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Today in business: 5 things you need to know
A weak jobs report drags down stocks, Samsung teams with Best Buy, and more in our roundup of the business stories that are making news and driving opinion
Samsung will debut mini retail spots in the U.S., the first opening on April 8.
Samsung will debut mini retail spots in the U.S., the first opening on April 8. Imaginechina/Corbis

1. A DISAPPOINTING EMPLOYMENT REPORT SCARES INVESTORS   
The U.S. economy added just 88,000 jobs in March, the Bureau of Labor Statistics reported Friday. The gains — the weakest in nine months — fell far short of the nearly 200,000 analysts expected, and sent stocks tumbling as investors feared the economic recovery might be losing steam. The unemployment rate edged down to 7.6 percent, from 7.7 percent, the lowest it's been since December 2008, but the dip was largely attributed to the 500,000 people who either left the workforce or stopped looking for work entirely. The White House said the numbers were actually proof we're slowly recovering from the Great Recession, as the economy has now added jobs for 37 straight months. [The Week]
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2. SAMSUNG OPENING MINI-STORES AT BEST BUY
Samsung is stepping up its battle with Apple by setting up mini-stores at Best Buy locations to showcase its tablets and smartphones. The South Korean tech company will begin opening its 500 Samsung Experience Shops on April 8. Best Buy is setting aside about 460 square feet of prime turf near the front of some of its largest stores, which can have 40,000 square feet of space. Samsung will put its own staff in the mini-stores to demonstrate new features on its latest Galaxy S4 phone, as well as its smart TVs, laptops, and tablets. Neither company revealed details on the financial arrangements behind the deal. [Bloomberg]
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3. KFC GOES BONELESS
The classic bucket of fried chicken may soon be "banished to the dust-heap of fast-food lore," says Bruce Horovitz at USA Today. KFC plans to launch Original Recipe Boneless chicken on April 14, marking a revolutionary brand reversal for a fast-food chain built on the popularity of what has always been its core product — Colonel Sanders' old-fashioned fried chicken drumsticks, thighs, and breasts. The move to boneless, skinless chicken chunks — still deep-fried in the company's super-secret herbs and spices — comes as KFC struggles to bounce back after losing sales due to the recession and the rise of popular new chains such as Panera and Chipotle. [USA Today]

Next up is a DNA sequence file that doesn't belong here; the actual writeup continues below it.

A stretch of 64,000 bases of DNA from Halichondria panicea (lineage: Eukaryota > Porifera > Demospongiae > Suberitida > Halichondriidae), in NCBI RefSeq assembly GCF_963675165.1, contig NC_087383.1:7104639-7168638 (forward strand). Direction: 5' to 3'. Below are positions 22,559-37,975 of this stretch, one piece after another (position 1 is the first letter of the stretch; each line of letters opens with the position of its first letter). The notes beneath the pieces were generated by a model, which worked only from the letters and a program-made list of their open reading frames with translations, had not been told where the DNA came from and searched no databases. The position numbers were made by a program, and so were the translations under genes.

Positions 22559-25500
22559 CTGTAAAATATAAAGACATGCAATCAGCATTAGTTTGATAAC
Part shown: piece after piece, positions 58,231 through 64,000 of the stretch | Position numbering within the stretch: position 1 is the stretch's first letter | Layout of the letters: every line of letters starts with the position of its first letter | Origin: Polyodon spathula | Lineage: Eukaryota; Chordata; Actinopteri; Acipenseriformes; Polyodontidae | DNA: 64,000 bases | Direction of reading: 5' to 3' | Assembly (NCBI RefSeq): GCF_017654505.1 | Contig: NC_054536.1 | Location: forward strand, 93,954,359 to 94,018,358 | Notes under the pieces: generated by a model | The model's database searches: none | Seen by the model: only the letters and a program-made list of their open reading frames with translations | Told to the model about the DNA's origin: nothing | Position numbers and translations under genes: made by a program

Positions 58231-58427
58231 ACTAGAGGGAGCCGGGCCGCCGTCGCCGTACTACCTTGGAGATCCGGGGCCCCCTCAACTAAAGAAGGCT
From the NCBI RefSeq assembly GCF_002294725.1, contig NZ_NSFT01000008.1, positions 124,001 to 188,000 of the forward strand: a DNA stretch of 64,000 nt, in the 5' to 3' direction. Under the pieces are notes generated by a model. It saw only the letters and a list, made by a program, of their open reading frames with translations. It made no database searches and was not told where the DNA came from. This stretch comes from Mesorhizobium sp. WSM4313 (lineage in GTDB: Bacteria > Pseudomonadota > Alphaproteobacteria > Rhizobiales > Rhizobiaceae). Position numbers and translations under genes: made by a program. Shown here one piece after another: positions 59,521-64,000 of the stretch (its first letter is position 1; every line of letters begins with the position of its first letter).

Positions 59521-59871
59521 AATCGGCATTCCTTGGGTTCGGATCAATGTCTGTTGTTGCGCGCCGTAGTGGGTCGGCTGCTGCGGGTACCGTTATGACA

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4. U.S. TRADE GAP NARROWS
The U.S. trade deficit fell unexpectedly in February, as strong oil and natural gas production reduced crude oil imports to the lowest in 16 years, the Commerce Department reported Friday. The trade gap fell to $43 billion, a 3.4 percent drop from the $44.5 billion January figure. The decline in February was unexpected, although the U.S. has been increasing its energy production thanks to growing use of new technology, such as the controversial technique known as fracking that allows energy companies to extract oil and gas that used to be inaccessible. [MarketWatch]
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5. TARGET APOLOGIZES FOR PLUS-SIZED, 'MANATEE-GRAY' DRESS
Target issued a public apology after a shocked online shopper spotted "plus-size kimono maxi dress" with a color the company described as "manatee gray," associating the garment with a 3,000-pound mammal often referred to as a sea cow. The irritated customer noted that smaller sizes of similar garments in the same color were described as "dark heather gray." A spokeswoman said Target was sorry for "any discomfort." The company removed the "manatee gray" description from plus-sized garments, and noted that it had used the term to describe clothing in all sizes, including petite. [The Week]

Harold Maass is a contributing editor at TheWeek.com. He has been writing for The Week since the 2001 launch of the U.S. print edition. Harold has worked for a variety of news outlets, including The Miami HeraldFox News, and ABC News.

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